Mistaking blockchain for a distributed ledger usually leads to wrong ideas and broken designs. Other technologies should usually be used to implement an immutable ledger. Especially if there is no use for smart contracts or on-chain code, using Ethereum would usually create too much overhead.
However, a different use for smart contracts seems to be emerging that may not be along the lines they are currently understood: instead of facilitating self executing agreements and payments, they can be useful for user parametrization of complex workloads.
Parameters of a system can ever only be as powerful as the code they are controlling. In platform systems, users will define parameters to control part of a pre-programmed environment in ways that they need it. Parameters often power creep from static values, over macros to full blown scripts. It’s along those lines that Lua developed from a parameter definition language into a powerful script language.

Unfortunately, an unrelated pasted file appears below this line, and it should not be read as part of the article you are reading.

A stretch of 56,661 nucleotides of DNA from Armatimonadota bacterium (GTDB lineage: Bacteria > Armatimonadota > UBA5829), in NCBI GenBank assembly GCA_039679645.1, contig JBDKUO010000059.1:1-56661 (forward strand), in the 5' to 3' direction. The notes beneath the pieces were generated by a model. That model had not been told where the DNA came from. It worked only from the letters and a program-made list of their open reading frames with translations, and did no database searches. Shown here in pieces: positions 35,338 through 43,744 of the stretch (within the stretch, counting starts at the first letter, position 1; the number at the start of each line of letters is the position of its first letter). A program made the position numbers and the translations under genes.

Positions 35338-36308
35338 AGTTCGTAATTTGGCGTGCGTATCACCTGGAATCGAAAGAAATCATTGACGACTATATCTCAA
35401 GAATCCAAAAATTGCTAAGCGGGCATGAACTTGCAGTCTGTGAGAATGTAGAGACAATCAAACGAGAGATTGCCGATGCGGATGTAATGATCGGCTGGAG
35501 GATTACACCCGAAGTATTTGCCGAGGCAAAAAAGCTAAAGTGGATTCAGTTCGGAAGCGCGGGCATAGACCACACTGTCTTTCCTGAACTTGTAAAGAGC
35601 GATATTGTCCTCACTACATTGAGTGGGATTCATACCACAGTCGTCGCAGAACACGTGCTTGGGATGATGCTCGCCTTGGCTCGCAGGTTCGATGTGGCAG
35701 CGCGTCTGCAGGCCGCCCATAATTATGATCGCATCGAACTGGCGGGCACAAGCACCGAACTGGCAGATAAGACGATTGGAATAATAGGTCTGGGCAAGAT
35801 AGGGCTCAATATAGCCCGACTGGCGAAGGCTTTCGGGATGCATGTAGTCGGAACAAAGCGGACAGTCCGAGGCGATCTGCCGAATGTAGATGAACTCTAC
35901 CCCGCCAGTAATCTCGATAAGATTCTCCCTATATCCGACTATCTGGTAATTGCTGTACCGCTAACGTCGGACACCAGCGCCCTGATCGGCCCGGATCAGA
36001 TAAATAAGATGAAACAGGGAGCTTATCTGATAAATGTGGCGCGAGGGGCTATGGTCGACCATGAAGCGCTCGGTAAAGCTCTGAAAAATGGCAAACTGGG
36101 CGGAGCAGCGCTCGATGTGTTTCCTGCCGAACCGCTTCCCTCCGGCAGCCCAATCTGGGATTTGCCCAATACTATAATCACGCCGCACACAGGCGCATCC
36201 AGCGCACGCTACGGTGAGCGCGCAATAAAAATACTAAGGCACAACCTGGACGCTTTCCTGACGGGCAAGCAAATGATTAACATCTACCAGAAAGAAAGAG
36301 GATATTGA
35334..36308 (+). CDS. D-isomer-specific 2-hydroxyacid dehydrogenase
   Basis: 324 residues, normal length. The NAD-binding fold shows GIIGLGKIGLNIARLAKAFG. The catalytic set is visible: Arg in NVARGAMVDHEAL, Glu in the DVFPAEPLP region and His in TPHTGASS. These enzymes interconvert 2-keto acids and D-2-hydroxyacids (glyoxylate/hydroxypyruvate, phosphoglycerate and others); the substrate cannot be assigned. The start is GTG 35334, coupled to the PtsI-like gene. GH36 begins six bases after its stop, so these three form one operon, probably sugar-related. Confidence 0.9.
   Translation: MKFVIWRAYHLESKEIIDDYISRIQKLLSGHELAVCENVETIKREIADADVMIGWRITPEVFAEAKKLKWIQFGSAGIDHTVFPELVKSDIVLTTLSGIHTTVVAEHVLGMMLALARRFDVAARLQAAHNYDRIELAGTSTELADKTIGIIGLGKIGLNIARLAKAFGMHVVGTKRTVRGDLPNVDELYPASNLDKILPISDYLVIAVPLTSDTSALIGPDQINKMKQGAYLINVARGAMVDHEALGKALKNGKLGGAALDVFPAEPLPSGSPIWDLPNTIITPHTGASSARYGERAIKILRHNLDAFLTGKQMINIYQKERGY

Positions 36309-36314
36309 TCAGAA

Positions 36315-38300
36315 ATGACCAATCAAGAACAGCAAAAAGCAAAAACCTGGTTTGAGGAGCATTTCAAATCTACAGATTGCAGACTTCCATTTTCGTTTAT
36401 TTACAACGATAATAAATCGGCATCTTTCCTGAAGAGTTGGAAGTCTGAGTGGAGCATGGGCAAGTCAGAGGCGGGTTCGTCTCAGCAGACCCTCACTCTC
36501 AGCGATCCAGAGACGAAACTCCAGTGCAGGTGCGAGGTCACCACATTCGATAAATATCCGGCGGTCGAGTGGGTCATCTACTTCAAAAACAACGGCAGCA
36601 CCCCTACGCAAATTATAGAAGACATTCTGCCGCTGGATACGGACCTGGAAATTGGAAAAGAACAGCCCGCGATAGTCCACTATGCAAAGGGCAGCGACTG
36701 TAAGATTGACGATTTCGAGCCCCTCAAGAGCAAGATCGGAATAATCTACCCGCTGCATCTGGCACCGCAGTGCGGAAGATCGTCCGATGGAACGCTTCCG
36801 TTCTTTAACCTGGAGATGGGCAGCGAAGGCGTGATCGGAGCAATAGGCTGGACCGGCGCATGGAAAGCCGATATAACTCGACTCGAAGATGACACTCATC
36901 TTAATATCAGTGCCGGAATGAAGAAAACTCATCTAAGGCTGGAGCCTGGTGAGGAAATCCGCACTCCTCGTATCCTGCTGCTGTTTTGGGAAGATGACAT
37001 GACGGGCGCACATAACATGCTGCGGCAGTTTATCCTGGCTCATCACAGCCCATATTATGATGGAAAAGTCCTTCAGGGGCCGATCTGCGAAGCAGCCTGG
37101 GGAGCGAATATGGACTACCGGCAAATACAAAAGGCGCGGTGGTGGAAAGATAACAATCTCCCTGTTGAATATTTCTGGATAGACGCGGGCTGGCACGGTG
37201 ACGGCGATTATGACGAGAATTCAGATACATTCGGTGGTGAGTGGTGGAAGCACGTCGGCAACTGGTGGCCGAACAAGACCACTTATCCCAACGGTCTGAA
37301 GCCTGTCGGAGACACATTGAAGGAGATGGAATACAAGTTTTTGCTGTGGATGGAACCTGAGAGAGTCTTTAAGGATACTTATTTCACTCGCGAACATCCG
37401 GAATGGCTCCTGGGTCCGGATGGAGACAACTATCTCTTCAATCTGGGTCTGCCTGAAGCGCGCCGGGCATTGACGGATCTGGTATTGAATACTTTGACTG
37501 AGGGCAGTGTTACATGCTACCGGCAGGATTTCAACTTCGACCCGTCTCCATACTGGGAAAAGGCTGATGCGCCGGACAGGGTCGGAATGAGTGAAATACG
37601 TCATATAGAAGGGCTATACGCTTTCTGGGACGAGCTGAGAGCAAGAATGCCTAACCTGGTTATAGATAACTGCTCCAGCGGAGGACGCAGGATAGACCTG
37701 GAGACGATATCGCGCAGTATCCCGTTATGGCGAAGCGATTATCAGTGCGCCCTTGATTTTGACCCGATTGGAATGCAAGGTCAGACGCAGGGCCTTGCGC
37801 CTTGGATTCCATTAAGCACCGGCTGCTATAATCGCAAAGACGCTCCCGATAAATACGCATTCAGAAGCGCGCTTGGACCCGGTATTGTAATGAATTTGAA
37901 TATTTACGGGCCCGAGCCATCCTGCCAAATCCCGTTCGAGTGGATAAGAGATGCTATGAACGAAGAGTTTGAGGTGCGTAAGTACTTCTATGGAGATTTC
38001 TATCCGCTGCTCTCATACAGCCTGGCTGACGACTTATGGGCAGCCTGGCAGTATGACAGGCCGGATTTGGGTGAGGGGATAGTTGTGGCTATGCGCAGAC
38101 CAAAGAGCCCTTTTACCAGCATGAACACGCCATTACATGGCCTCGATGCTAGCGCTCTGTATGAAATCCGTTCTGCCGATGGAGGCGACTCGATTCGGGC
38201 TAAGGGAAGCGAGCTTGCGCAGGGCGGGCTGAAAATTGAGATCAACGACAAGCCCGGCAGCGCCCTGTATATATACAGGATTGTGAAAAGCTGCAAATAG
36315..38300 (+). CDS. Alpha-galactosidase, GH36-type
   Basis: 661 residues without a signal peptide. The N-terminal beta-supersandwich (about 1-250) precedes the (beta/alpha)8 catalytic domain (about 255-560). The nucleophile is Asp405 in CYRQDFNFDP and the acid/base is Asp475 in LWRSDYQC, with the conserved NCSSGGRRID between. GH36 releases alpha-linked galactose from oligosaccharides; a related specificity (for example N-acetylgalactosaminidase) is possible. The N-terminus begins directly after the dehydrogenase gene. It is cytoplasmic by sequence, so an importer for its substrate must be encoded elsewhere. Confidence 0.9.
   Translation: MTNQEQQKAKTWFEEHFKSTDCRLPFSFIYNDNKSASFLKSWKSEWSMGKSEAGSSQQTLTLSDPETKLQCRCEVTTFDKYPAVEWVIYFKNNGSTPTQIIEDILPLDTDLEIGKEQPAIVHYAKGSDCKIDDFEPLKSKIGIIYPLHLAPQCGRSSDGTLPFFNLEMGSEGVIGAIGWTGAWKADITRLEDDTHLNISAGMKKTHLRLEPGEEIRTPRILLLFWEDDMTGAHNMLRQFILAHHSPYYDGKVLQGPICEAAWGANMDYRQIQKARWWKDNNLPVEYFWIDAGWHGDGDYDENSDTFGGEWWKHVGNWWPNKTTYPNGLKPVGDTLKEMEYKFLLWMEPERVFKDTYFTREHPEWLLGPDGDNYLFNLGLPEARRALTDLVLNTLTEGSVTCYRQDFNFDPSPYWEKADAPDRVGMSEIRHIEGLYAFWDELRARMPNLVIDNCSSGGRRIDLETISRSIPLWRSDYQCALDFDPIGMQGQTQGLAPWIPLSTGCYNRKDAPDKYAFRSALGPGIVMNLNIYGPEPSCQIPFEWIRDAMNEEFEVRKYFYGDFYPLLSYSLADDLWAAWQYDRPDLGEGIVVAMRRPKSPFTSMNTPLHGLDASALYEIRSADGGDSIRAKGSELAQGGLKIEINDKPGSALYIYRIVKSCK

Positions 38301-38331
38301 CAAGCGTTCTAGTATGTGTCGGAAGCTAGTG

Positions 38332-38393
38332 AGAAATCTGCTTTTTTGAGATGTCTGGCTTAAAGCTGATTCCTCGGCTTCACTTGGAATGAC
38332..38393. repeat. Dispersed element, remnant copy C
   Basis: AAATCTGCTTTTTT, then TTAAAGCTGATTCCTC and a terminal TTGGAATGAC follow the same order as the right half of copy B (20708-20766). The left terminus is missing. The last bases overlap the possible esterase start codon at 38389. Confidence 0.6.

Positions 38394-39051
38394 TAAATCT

Smart contracts seem to leak into a role where they extend the power of digitally signed parameters to trustable scripts, which can allow e.g. for more flexible controlling of the anonymous execution of analysis code against a provided data stream with full transparency for the data provider and execution guarantee for the code provider.
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